I would suggest that you examine your sources very carefully. You’re entitled to your own views on global warming and I feel no strong urge to argue the point but some of the “facts” you are quoting are dubious in the extreme.

  21. Rod

    January 12, 2016 at 8:29 pm

    I agree with everything in the article. The question is how long do we have to adjust to a fossil-free World as they will surely run out? And we need to reduce pollution as much as possible. The developed countries have already made great strides but the situation in some developing countries can only be described as disastrous. But, let’s be clear, CO2 is not a pollutant but a life-giving trace gas in the atmosphere increasing plant growth everywhere. This year’s harvest around the World is the largest ever.
    There is no evidence anywhere that CO2 effects World temperatures. There’s a lot of misinformation out there: According to satellite and balloons 2015 is only the third hottest year after 1998 and 2010. Since 1998, each El Nino has been cooler that the last. Storm activity is at a 30 year low. In 1970 a group of scientists said that the West Antarctic ice shelf was collapsing and it would result in sea level rises. They also said it was nothing to do with climate and there was nothing we could do about it.
    CO2 is a simple linear molecule that will have an immediate effect once it gets in the atmosphere. Why would it take 10 years? But that effect will be tiny as the wavelengths are already saturated.
    The long-term trend over the years has not altered one jot since CO2 started rising in fact past temperature variations have been much larger. Temperatures went up 2 degrees in the 50 years 1700-1750.
    Finally #3 we don’t live in a closed system. Every day we gain heat from the Sun and lose it to space – especially after an El Nino.

  22. Steve

    January 12, 2016 at 8:08 pm

    #3; Many thanks for that Doug. A question in line with the previous two; simple and hard to refute.

  23. Doug Nichols

    January 12, 2016 at 11:47 am

    #1, the third question was getting at the fact that we live in a closed system with no way out. He asked us to choose which of two sealed rooms we would care to enter and remain in – one containing a car with its petrol engine running non-stop, or one containing an electric car running non-stop. It’s a good analogy, provided fossil fuels weren’t used to generate the electricity.

  24. Keith Antonysen

    January 12, 2016 at 9:37 am

    In relation to the draft Tasmanian Climate Plan; the question is what is it meant to be an analysis of climate impacts; or, a public relations exercise?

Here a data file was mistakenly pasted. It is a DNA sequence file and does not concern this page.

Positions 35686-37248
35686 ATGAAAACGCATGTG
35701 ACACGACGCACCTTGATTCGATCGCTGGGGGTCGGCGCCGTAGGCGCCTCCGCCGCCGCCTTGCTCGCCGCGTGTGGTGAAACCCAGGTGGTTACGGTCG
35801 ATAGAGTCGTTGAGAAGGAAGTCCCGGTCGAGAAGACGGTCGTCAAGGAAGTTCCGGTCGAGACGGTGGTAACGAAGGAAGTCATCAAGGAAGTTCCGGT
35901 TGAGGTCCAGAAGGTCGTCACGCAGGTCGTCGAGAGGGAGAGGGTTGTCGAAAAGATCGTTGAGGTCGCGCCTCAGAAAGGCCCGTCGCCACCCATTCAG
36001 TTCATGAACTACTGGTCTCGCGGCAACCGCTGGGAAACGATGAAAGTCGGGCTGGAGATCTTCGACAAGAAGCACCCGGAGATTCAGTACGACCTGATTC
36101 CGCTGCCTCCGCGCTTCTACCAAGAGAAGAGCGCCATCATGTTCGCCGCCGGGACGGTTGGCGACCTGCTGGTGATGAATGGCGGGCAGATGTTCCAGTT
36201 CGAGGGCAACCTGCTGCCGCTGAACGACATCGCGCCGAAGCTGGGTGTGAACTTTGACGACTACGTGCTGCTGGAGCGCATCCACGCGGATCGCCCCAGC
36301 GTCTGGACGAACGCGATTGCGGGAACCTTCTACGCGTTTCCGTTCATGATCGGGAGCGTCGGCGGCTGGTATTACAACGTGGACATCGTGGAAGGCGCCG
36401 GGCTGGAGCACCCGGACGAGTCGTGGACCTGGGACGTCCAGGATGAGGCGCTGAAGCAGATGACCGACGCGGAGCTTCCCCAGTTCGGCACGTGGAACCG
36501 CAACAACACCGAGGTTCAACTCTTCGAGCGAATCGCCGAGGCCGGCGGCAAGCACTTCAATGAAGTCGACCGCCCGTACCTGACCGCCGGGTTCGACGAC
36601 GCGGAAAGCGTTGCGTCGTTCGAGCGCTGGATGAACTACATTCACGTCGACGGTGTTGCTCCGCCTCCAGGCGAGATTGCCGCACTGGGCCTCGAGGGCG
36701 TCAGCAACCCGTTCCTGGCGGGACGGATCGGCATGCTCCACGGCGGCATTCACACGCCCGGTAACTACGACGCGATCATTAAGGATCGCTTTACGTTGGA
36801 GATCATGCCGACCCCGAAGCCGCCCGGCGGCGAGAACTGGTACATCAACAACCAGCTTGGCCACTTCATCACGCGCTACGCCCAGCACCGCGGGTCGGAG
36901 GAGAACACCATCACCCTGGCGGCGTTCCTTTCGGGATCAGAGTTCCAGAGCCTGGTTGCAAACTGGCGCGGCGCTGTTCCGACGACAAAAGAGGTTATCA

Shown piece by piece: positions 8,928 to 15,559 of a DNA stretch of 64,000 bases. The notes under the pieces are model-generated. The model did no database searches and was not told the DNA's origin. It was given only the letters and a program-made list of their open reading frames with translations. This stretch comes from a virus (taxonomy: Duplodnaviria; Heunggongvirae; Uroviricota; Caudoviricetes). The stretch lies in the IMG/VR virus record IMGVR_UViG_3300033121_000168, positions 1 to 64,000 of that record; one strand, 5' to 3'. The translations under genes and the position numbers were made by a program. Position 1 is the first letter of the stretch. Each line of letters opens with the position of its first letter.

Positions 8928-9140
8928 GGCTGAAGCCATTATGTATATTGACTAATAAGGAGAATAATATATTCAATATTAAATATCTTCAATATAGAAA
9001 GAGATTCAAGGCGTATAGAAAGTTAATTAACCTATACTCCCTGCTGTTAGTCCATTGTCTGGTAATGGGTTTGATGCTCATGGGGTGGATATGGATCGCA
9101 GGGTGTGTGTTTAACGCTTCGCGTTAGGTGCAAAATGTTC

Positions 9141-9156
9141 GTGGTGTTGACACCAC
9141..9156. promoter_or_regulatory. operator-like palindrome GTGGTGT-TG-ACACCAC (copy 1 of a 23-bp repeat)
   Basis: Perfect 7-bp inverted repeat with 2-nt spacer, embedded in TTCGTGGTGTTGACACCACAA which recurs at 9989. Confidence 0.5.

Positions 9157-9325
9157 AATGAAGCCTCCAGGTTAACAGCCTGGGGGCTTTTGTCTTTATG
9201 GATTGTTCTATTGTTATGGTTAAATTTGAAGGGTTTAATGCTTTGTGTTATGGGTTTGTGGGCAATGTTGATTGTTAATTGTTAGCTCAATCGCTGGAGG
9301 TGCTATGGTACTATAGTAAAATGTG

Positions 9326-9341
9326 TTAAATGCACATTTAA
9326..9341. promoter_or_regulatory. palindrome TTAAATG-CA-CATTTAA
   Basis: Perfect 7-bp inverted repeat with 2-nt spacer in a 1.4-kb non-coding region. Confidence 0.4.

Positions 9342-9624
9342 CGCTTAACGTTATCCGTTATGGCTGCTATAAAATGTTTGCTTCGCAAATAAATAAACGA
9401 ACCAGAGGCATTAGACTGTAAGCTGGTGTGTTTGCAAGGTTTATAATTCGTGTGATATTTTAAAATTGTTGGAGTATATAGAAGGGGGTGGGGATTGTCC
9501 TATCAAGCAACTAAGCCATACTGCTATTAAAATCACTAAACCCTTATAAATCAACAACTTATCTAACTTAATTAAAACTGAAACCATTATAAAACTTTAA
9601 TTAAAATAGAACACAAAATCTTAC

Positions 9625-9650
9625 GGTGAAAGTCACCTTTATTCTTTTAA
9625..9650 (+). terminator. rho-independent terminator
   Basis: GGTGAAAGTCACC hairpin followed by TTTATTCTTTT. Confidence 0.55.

At the beginning of the document is the statement…”It does not constitute professional advice and should not be relied upon as such….”
    On that basis, is it merely a document to suggest the Government has considered the matter, has made some statements that appear to broach climate change, and then can be filed away. While that might appear cynical, it is a process that Government Agencies constantly undertake.

    We have had the Paris deliberations with a hope that global average temperature does not increase above 1.5C.
    While it is a great goal, the chances of meeting it are quite remote.
    It takes about a decade for CO2 that has previously been discharged to begin fully interacting with radiated infrared long waves, to begin with. Globally, there is little evidence that any efforts are in the pipeline to commence mitigation of climate change. Coal is the main fossil fuel that has an impact on CO2 levels; and provisions need to be made to keep it in the ground.

    The Japanese Meteorological Agency has given a provisional suggestion that 2015 will be the highest temperature ever recorded since preindustrial times. The JMA had already recorded 2014 as having been the previous warmest year.
    The impact of the current El Nino is expected to push temperature to a record for 2016 as happened in 1998 after the 1997 El Nino.

    Chris Sharples, in the past has researched and identified areas that will be subject to being inundated in Tasmania:





    The trend over decades is of temperature progressively going up, by steps. The likelihood of storm surges due to extreme weather events increases with higher temperatures. Glaciers in Antarctica are said to have reached tipping points which make sea level rise inevitable.


  25. Steve

    January 11, 2016 at 10:23 pm

    And the third question…? Or was it the sub question; “What’s your plan then?”?
    Queries aside; a simple and basic article addressed to the climate sceptics amongst us, and one that’s hard to refute.

Leave a Reply

Your email address will not be published. Required fields are marked *

To Top